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I am simply changing changing the color and background-color of a button when I click on it.

<input type="button" value="click me" id="myButton" onclick="ChangeColor()"/>

The CSS of this button contains CSS transition for the color and background-color, however, on the :hover pseudo-element I didn't add any styles, I didn't change the color.

#myButton{
     color:#3399FF;
     background-color:#FFFFFF;
     /* These transitions are supposed to change the color in case I hover over the button */
     -webkit-transition: background 0.5s,color 0.5s;
        -moz-transition: background 0.5s,color 0.5s;
            transition: background 0.5s,color 0.5s;
}
#myButton:hover{
     /* But since there's nothing here, the color won't change when I hover */
}

Now, when I change the styles via JavaScript, they change while using the transitions, means, the colors will change after 0.5s, and not instantly.

function ChangeColor()
{
   document.getElementById("myButton").style.color = "#FFFFFF";
   document.getElementById("myButton").style.backgroundColor = "#3399FF";
}

This is a really good thing, and I like it, but I'm just wondering, how does JavaScript respect CSS3 transitions? Is there any documentation for this?

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CSS3 transitions are supported natively by the browser I thought. –  Travis J Mar 15 '13 at 23:47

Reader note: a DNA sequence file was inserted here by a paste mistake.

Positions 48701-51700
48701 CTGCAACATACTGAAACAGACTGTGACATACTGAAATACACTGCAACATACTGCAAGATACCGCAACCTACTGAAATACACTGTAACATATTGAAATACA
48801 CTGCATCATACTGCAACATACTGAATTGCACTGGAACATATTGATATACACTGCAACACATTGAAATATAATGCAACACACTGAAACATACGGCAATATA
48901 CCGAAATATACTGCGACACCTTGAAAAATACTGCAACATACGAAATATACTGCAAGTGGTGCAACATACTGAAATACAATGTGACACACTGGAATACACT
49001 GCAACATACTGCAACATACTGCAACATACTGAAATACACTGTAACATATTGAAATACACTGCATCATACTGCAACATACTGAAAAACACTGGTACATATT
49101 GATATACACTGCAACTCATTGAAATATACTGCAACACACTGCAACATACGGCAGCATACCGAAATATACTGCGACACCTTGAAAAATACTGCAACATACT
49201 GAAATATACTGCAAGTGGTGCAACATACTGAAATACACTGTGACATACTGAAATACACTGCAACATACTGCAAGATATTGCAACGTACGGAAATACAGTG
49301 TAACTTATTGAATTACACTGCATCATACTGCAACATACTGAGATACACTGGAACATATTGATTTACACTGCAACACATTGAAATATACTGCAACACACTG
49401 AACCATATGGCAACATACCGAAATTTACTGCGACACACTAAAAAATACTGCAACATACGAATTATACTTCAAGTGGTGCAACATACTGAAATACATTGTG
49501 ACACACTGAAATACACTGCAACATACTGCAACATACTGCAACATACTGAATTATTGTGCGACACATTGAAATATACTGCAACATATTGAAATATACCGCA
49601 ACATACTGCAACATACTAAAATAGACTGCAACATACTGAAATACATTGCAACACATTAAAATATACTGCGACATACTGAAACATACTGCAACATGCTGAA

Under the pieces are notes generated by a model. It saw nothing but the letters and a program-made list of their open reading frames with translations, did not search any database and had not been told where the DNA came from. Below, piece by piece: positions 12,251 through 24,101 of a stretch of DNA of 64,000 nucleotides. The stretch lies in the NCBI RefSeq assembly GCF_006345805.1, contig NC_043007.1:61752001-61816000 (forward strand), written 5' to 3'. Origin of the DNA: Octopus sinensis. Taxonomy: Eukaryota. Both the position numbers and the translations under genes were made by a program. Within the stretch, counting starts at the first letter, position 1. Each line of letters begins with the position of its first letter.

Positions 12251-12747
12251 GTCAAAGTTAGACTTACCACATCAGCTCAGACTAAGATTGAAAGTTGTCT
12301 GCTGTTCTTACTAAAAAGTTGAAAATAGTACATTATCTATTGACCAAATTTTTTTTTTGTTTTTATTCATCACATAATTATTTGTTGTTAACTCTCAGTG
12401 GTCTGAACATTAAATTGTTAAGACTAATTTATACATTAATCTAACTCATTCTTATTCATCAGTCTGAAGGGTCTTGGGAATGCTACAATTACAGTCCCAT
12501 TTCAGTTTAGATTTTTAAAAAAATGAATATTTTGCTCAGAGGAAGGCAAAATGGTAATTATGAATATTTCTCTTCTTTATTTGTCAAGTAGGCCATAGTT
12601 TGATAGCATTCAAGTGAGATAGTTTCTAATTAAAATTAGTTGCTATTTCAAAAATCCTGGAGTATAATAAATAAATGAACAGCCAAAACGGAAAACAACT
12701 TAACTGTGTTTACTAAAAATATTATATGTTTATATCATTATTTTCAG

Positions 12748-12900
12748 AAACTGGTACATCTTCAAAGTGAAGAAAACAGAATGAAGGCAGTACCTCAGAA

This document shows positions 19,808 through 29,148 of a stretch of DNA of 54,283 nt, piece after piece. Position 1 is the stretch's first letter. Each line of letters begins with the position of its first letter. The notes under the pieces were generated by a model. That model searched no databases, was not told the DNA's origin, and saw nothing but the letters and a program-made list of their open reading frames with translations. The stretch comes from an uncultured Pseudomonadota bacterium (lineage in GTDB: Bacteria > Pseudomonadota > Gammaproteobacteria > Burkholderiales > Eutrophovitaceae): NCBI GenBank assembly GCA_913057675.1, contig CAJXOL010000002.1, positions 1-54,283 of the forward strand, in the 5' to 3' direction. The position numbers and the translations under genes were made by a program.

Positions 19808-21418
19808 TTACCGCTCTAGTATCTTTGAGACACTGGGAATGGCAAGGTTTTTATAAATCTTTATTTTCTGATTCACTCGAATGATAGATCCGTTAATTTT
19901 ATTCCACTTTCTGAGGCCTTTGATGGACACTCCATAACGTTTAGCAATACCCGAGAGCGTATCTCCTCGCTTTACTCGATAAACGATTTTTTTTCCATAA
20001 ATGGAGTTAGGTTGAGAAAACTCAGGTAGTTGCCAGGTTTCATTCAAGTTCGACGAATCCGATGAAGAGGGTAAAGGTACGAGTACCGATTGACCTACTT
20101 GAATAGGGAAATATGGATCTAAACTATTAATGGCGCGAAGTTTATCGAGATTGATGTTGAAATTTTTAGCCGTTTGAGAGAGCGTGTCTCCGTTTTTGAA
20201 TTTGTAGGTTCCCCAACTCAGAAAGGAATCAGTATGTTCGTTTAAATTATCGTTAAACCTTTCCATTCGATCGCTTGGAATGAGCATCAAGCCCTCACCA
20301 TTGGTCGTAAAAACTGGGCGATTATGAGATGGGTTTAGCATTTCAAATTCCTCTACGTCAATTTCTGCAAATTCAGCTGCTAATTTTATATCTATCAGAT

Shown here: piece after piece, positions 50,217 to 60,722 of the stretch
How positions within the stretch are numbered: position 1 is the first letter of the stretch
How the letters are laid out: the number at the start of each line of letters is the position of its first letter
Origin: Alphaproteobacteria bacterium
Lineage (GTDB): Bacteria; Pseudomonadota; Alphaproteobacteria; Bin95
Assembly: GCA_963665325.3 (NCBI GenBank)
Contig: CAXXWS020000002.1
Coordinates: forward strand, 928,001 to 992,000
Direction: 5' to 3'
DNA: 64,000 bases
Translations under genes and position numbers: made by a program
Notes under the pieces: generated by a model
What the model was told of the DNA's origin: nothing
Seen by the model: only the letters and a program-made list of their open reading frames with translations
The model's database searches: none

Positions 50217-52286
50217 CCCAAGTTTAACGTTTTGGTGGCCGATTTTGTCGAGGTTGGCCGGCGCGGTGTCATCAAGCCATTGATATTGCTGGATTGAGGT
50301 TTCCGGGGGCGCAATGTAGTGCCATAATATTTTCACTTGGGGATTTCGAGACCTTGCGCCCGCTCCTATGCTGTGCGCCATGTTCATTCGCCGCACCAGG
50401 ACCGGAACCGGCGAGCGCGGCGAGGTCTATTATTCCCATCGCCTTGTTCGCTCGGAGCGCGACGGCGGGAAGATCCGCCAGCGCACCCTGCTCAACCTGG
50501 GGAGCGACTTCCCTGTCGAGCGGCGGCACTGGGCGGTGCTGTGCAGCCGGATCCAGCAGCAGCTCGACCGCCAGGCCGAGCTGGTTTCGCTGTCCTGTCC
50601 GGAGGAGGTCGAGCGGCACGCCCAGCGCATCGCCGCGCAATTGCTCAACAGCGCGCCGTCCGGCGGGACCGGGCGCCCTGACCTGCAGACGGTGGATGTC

2 Answers 2

up vote 3 down vote accepted

Your transitions are applied whenever the value of the property is changed. It doesn't matter whether you change it on hover, focus, resize (with a media query for example), click or any other event via JavaScript.

In general, you have a transition between two states of the element. You first define the initial state:

#myButton {
     color: #39f;
     background: #fff;
     transition: .5s;
}

When you change the value of either of those two properties (and it doesn't matter whether you do this using the :hover pseudo-class or JavaScript), your element will go into another state and you are going to have a transition between the values of the properties from the initial state and those from this new state.

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The method you're using to change the style with JavaScript is essentially a way of manually changing the style attribute directly on the element itself. Any time the style changes to something else and you have a transition defined for it, that transition will activate to change to the new style. That includes changes that JavaScript makes to the styles.

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